June 23, 2010 – 78 miles
We slept in this morning because a diner at which we wanted to eat did not open until 8:00. I was up at 6:30. Strange how a college student can be consider it sleeping in…
While waiting for the diner to open, I performed some standard bike maintenance – cleaned and lubed the chain, oiled the cables, adjusted the brakes, etc.
I ordered way too much food for breakfast. Two eggs, bacon, two hotcakes, and a side of a 3-stacker of pancakes. I thought the hotcakes were biscuits, but they’re actually pancakes. And they were huge.
I gave a pancake to Auke and ate the rest – covered in butter, syrup, and sugar.
I was uncomfortably stuffed upon riding out of town. The first four miles were steep rollers to boot! As we were leaving, Mathieu said, “Meet you in Boulder?” “Alright. I’ll be three hours behind you.”
Atlantic City to Boulder is 75 miles of relatively flat roads. The last 18 of which are paved. It was going to be a long day. Especially after finishing breakfast at 9:30.
Four miles out of Atlantic, I passed through South Pass City (population: 7). It looked interesting, but I did not stop. 10 riding hours without breaks would bring me to Boulder at 19:30. As you may have gathered, I need a lot of rests.
There was a few-mile stretch of pavement in the morning. It was low traffic, but it was all RVs and campers. I stopped at a rest area just before going west, off-road into the desert. I talked with a few ladies who were waiting there. A son of one of theirs asked if I was a “traveler.” I guess I am a traveler (temporarily). He wants to be a drummer, game maker, cement layer, and a lot of other things. Oh, the innocence of childhood.
I left the rest station and turned onto a dirt road leading seemingly to the middle of nowhere. At first I wasn’t sure it was the road I wanted. There were no visible tire tracks to help, either.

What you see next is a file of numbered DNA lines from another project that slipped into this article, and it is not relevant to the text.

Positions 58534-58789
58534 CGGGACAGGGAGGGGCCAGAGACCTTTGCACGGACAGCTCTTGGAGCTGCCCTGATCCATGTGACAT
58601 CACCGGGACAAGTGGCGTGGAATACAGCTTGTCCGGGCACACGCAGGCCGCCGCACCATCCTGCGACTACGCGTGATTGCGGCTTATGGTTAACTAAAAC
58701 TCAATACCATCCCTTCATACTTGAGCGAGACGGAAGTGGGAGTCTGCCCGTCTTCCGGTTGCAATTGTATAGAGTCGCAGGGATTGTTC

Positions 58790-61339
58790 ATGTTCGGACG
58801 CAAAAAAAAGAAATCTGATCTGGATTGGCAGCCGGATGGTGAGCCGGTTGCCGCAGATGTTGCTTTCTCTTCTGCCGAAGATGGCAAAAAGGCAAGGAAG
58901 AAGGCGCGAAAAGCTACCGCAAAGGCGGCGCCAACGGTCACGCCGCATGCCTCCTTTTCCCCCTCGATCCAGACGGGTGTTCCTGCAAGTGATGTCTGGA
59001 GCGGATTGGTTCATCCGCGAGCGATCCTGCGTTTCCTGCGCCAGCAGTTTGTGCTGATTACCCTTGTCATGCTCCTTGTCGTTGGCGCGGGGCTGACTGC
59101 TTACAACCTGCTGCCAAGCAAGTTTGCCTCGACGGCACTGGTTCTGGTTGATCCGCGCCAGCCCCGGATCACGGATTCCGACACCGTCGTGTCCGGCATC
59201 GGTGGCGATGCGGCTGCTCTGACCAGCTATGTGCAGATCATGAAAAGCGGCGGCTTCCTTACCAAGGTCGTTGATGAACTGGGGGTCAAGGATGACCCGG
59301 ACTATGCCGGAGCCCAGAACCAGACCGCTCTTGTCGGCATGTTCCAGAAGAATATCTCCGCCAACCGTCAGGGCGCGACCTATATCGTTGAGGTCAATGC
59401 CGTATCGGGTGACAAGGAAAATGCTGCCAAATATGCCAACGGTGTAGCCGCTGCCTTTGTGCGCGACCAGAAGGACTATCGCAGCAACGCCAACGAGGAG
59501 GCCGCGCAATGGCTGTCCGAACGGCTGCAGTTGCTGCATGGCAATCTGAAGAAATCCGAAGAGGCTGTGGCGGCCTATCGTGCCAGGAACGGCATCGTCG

My stomach started hurting and feeling like I might puke. Great. I’m heading off into a barren, desolate landscape, feeling like I’m becoming ill, and not even sure if I’m going the correct way.
I rode on anyways and eventually saw tire tracks and passed some TD racers. Some stopped to talk, but most didn’t.
The miles stretched on for what felt like forever, but the scenery was great. To one side was a barren landscape; the other was the high, snow-covered peaks of the Bridger Wilderness.
I often checked my average speed and miles remaining to estimate how late into the night I’d be riding. Some scenarios led to me riding until 23:00!
At 16:00, I had only covered half the distance to Boulder. If this pace continued, I’d be riding until 22:30.
The way the day dragged on reminded me of my Hachita to Silver City mistake. All I wanted to do was make it to the pavement….
At 18:30, I finally reached my long-awaited pavement. Unfortunately, I still had 18 miles to do.
About halfway through it, two guys on a road trip stopped to ask for directions to a certain campground. As we stood behind their car, looking at our maps, hundreds of mosquitoes swarmed us. Almost instantly I had a dozen on each leg, all getting ready to take a drink. I was under the impression that mosquitoes were attracted to body heat and CO2. This event strengthened my that belief.
The sun was just setting as I made it to Boulder (it was 20:00). I found Auke sitting outside a restaurant (the only one in town). He said I should eat there because the food was good. But he also had another motive. He suspected his server had breast implants and wanted me to ask her if it were true. I didn’t ask (but he may have been right).
At first, we thought about staying in the only motel in town, but they charged a non-negotiable $125! The $17 RV park served our needs just fine.
Auke rode to the RV park and Mathieu came to keep me company in the restaurant…and order a second dinner. Afterall, we saved so much money by avoiding the motel.
I rode to the RV park in the dark and assembled my tent. It was almost 23:00 by the time I layed down. This day was very tough for me. Tonight I felt soreness in my legs that I’ve never felt in the past.
I rode from 9:30 to 20:00 with minimal breaks. My only food after breakfast was a few scoops of Nutella and a packet of tuna at 17:00. Riding is all I did. I couldn’t enjoy being on the Great Divide. Maybe I’m frustrated from a tough day, but I think more days like this will force me to leave the others and take a slower pace.